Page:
Morane-Saulnier aircraft subsequently accumulated 1,000 miles of flight distance during a number of historic crossings without incident – giving credibility to the idea that aviation could mature into a true transportation tool. Among milestone flights were Domingo Rosillo's first time crossing from Key West, Florida, to Havana, Cuba, in May 1913 and Marc Pourpe's 1,250-mile journey from Cairo to Khartoum in January 1914, assisted by Raoul Lufbery, a future war ace of the famous Lafayette escadrille.

If Morane-Saulnier didn’t invent the high-wing monoplane it might have well have, as its "Parasol" monoplane, soon became a popular choice for carrying passengers on sight seeing rides. When World War I started, the Type L received substantial orders as a reconnaissance aircraft, before being assigned to combat duties in 1915, because of its speed and agility. French, British and Russian aviators scored their first victories in it.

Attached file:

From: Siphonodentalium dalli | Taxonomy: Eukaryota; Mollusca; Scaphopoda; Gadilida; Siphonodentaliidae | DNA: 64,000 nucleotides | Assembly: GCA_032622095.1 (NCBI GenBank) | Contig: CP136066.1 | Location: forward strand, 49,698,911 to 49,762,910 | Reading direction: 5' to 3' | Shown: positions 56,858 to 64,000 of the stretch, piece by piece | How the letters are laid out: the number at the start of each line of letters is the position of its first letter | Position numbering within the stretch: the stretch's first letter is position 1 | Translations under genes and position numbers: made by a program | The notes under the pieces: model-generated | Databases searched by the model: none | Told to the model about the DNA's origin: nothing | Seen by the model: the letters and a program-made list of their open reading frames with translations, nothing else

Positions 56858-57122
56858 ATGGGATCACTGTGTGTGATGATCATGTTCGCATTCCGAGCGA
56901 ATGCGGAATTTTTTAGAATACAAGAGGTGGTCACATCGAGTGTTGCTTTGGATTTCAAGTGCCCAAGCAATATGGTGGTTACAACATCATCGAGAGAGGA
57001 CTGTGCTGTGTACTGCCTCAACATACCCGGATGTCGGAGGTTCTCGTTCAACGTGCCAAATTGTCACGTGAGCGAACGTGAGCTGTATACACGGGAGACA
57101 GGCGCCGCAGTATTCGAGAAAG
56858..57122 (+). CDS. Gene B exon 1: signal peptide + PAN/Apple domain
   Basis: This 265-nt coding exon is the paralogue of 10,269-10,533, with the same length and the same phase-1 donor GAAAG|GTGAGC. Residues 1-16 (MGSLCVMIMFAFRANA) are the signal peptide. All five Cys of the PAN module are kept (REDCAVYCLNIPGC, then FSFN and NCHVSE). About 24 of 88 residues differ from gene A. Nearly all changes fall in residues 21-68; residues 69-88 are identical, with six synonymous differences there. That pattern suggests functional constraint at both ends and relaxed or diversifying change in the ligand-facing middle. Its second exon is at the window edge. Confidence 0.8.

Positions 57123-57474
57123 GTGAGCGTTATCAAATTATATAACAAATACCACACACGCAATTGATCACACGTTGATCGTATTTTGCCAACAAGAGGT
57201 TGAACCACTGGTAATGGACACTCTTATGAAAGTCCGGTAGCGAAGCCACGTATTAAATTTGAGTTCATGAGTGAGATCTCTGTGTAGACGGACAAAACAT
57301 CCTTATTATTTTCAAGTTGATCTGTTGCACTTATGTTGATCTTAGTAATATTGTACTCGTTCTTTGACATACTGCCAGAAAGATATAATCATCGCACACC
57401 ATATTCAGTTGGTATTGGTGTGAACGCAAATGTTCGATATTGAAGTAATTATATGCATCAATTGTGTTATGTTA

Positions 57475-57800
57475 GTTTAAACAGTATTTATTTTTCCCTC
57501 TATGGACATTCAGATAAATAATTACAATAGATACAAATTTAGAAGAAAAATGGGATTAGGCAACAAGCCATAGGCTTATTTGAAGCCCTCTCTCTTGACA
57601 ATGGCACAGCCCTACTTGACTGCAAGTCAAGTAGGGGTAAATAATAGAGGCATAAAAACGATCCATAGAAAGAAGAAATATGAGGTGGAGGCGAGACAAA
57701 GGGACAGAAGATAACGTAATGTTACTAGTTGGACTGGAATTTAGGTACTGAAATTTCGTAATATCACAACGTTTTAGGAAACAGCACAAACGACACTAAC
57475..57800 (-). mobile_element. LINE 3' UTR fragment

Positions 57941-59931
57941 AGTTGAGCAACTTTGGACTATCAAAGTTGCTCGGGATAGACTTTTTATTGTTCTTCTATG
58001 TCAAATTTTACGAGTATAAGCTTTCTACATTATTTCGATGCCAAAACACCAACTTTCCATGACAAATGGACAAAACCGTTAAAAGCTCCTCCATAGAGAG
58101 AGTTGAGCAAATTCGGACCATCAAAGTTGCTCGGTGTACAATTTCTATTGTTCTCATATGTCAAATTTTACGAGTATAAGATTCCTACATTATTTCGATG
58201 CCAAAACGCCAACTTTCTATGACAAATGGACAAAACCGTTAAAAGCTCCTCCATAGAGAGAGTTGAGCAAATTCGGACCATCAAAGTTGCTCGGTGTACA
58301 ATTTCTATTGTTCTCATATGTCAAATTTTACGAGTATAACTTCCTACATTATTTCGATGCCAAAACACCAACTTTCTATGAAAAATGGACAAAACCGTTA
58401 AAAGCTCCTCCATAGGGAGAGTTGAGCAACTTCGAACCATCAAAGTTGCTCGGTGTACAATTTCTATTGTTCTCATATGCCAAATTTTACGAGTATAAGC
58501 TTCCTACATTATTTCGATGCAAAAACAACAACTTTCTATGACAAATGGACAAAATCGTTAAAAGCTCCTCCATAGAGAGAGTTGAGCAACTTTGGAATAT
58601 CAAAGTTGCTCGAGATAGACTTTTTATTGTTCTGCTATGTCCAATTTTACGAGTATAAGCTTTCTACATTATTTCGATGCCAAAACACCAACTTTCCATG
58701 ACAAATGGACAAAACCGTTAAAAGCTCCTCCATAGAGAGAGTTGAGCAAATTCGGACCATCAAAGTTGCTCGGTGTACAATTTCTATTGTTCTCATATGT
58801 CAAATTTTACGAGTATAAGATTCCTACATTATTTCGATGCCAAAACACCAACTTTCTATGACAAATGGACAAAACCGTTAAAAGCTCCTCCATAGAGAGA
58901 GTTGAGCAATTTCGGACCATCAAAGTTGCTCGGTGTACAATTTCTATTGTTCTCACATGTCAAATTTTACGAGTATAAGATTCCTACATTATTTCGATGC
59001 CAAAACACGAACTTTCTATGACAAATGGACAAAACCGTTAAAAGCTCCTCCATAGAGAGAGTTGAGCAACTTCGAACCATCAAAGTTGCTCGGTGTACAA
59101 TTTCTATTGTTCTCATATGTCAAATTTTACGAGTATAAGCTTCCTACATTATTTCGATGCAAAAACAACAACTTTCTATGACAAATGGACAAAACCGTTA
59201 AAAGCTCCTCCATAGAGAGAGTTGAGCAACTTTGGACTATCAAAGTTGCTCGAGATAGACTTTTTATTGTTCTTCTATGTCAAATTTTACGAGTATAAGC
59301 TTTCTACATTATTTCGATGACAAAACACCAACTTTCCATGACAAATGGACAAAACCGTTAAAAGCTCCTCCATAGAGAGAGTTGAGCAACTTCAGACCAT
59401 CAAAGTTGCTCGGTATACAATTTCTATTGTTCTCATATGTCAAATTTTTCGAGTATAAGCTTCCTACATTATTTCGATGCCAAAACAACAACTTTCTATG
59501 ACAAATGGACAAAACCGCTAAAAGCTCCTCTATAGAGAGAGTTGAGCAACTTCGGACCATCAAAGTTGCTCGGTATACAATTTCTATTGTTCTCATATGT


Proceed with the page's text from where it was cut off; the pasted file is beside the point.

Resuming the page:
Among them Roland Garros achieved the first-ever shooting-down of an aircraft by a machine-gun firing through the propeller, April 1, 1915. He used Saulnier's work on metal deflector wedges attached to propeller blades. MS also designed the first single-seat tractor fighter aircraft, the medium wing Type N, which was nicknamed “Bullet” as it was then the fastest Allied aircraft.

The swept-wing Type AI, introduced in early 1918, saw limited front-line service, though pilots praised its handling qualities. The US Army Air Service purchased 50 of them for advanced training. Some survive today in museums and collections, including examples at Fantasy of Flight and Old Rhinebeck Aerodrome.

After the war with military orders being cancelled, Morane-Saulnier specialized in training aircraft, first for their own flight school near Paris, which helped to sell some aircraft to private owners. Handling qualities of the Morane-Saulnier Parasol trainers, especially with the introduction of auto-stable airfoil on 1929 MS models, resulted in the sale of 3,000 trainers in 37 countries, including the United States. Pilots flying Morane-Saulniers at airshows helped also: in 1928 Alfred Fronval performed 1,111 consecutive loops in 4 hours 56 minutes with his MS 129.